Broad and Anderson hit back at allegations of changing the condition of the ball, saying the only thing they can be accused of was being absent-minded and lazy.
Broadside against ball-tampering claims
Stuart Broad has defended himself against allegations of ball-tampering, saying he would be playing football in the Premier League if he was that good at working on a ball with his boot. Television footage appeared to show England bowler Broad stepping on the ball with his spikes during the third day of the third Test against South Africa in Cape Town. Moments later his fellow fast bowler James Anderson was pictured picking at the ball with his nails.
South Africa raised concerns about the incident with the match referee, but did not make a formal complaint and the International Cricket Council said they would take no action against the players. Some observers, however, have criticised the pair, with the former England captain Michael Vaughan claiming the bowlers were deliberately tampering with the ball. "They were lucky to get away without an official reprimand, or even a ban because there was no doubt in my mind that they were trying to change the condition of the ball," he said.
Broad has hit back at the allegations, saying the only thing he could be accused of was laziness. "Ball-tampering? That's astonishing. For one thing, if I was skilled enough to be able to step on the scuffed up side of the ball and know exactly what I was doing to create an unfair advantage with my feet, I would be playing football in the Premier League rather than cricket for England," he said. "My actions in stopping the ball with my boot have been questioned, but I am not the first bowler to stop a ball with his size 12s and I will not be the last.
"It was close to 40 degrees out there in Newlands at the time and, if I was guilty of anything, it was just laziness in not bending down to pick up the ball." Anderson protested his innocence and expressed his disappointment at the comments made by his former captain. "To be caught up in suggestions of ball-tampering was a huge disappointment," he said. "It led to a lot of comment and cast a shadow over me and Stuart Broad when we'd done nothing wrong except being a bit absent-minded and lazy.
"I know my old England captain Michael Vaughan is entitled to his opinion, but I was a little bit hurt by some of the comments he made about me, because I'd like to think he knew me well enough to know I wouldn't do something like that. "I've got a lot of respect for Vaughany as a teammate and as a captain, I learnt an awful lot under his wing in the England side so he knows the sort of player I am.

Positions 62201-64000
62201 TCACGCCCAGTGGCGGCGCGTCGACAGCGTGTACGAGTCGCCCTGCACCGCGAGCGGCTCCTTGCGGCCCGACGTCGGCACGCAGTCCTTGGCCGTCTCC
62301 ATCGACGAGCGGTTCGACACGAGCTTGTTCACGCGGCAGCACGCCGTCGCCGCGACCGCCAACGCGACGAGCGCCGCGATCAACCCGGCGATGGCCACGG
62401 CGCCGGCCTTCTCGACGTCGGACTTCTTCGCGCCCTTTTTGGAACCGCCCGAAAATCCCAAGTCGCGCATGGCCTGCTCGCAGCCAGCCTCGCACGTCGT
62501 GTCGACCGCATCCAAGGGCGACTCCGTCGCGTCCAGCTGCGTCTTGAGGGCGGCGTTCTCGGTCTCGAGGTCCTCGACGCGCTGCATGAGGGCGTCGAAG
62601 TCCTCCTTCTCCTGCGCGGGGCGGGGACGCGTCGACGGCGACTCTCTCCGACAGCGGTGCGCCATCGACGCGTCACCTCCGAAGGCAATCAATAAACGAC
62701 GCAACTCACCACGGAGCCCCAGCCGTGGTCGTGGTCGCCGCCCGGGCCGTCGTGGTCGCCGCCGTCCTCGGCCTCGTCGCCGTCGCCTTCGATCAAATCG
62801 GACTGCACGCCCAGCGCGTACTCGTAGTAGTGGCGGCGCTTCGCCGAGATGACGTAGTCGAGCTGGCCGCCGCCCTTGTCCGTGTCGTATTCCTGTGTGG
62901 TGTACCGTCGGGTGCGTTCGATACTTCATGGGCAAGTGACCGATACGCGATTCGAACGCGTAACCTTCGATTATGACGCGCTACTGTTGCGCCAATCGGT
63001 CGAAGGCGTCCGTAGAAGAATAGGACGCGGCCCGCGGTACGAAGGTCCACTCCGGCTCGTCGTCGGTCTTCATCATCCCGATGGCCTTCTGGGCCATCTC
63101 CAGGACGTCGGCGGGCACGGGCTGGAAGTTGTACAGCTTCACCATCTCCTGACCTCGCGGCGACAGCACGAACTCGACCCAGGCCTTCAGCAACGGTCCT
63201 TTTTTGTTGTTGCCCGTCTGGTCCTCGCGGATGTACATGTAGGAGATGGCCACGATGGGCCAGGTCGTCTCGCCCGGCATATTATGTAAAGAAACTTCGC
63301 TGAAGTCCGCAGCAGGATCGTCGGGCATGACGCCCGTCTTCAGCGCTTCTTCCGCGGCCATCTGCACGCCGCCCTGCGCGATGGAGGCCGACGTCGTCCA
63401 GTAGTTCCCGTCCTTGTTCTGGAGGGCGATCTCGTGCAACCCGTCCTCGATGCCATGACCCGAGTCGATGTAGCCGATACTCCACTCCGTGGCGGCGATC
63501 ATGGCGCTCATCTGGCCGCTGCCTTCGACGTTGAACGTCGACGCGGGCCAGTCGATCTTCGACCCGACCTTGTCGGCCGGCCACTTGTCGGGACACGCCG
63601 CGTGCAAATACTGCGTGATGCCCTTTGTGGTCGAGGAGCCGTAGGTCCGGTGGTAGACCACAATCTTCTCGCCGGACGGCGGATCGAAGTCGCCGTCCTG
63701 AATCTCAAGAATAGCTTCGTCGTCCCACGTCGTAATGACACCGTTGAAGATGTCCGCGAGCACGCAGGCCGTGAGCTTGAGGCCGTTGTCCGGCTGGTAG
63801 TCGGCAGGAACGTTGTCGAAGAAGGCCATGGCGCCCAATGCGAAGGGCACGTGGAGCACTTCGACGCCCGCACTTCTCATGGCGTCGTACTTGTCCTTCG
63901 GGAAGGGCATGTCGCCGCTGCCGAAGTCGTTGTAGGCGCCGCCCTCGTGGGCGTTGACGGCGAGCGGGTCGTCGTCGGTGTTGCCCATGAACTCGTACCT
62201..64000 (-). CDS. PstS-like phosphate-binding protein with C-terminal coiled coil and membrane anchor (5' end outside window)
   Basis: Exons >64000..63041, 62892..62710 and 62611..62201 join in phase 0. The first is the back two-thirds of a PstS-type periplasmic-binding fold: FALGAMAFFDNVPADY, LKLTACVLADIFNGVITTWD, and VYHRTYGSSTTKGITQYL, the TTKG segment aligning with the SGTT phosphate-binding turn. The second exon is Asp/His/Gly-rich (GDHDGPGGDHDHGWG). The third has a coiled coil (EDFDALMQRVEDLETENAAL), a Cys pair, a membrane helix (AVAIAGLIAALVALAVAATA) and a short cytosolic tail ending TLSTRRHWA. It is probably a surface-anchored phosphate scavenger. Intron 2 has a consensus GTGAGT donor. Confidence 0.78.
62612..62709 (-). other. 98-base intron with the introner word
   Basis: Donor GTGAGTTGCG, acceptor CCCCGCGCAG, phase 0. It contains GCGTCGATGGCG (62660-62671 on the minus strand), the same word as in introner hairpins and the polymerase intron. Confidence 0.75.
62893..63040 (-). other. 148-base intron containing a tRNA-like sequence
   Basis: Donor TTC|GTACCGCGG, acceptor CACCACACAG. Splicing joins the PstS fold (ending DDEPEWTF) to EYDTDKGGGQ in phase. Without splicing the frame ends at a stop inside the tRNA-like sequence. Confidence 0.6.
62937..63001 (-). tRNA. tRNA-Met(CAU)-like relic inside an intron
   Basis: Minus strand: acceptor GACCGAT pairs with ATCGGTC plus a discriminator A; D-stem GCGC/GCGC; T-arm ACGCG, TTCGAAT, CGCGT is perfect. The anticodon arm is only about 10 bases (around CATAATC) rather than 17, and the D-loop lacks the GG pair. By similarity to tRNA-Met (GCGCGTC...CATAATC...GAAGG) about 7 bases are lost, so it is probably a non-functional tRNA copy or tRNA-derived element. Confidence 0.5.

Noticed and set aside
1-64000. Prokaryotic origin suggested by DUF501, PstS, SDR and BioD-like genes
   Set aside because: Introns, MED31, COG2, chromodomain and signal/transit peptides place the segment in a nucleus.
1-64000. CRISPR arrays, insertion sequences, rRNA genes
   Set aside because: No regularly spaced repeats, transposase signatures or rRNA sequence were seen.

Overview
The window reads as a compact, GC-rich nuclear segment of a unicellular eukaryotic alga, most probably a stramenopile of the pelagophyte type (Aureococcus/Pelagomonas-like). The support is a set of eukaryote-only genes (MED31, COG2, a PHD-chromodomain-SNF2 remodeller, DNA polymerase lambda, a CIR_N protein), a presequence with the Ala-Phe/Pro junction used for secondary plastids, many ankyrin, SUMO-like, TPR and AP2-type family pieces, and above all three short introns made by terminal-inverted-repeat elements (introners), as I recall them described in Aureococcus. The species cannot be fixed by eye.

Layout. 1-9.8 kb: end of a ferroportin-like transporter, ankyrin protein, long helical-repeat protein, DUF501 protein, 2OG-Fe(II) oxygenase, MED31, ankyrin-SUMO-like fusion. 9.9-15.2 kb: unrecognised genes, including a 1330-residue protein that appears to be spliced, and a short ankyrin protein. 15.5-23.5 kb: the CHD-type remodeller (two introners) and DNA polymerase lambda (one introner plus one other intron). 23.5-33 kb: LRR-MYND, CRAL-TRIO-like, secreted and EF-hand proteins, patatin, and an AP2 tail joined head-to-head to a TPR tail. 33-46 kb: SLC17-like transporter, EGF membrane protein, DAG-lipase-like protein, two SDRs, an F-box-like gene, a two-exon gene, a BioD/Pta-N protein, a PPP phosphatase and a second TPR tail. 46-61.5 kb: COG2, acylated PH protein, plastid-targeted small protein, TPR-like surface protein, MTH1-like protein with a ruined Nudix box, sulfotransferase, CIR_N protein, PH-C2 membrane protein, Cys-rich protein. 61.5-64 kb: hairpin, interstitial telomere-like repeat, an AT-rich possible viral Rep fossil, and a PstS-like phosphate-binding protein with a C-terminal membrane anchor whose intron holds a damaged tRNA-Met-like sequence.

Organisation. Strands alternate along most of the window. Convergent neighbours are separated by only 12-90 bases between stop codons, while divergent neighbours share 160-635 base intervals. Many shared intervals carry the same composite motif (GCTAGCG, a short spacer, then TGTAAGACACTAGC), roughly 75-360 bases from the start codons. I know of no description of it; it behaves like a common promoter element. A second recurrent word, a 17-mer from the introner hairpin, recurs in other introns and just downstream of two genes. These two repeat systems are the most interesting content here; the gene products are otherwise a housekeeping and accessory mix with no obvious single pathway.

"I definitely was not altering the ball to try and help us, I was just looking at it and playing with it. There was a tuft of leather that had come up and I wasn't digging in any nails or anything like that into the ball." The controversy over ball-tampering marred England's battle to draw the Test and retain their 1-0 lead going into the fourth and final match of the series, starting on Thursday in Johannesburg.
England saved the Cape Town Test thanks to a dogged 112-run stand for the sixth wicket between Paul Collingwood and Ian Bell, who defied the South Africa for five hours and made 78. Bell had scored a big hundred in England's second Test victory at Durban as well and the coach Andy Flower is hoping he can continue getting the substantial scores. "He's done it twice, one to contribute to a win in Durban and here to a draw," said Flower.
"These have been fine contributions, but we are looking for a lot more from him. England have invested a lot with Ian Bell, and this is some of him paying England back." Meanwhile, India will face Sri Lanka in the penultimate group game of the tri-nation tournament in Bangladesh today, hoping to book their spot in the final with a victory. Sri Lanka have won all three of their matches and are already through to Wednesday's final.
India have one win from two games and face Bangladesh on Monday, but they will be keen to settle the issue of the second finalist before that match. * With agencies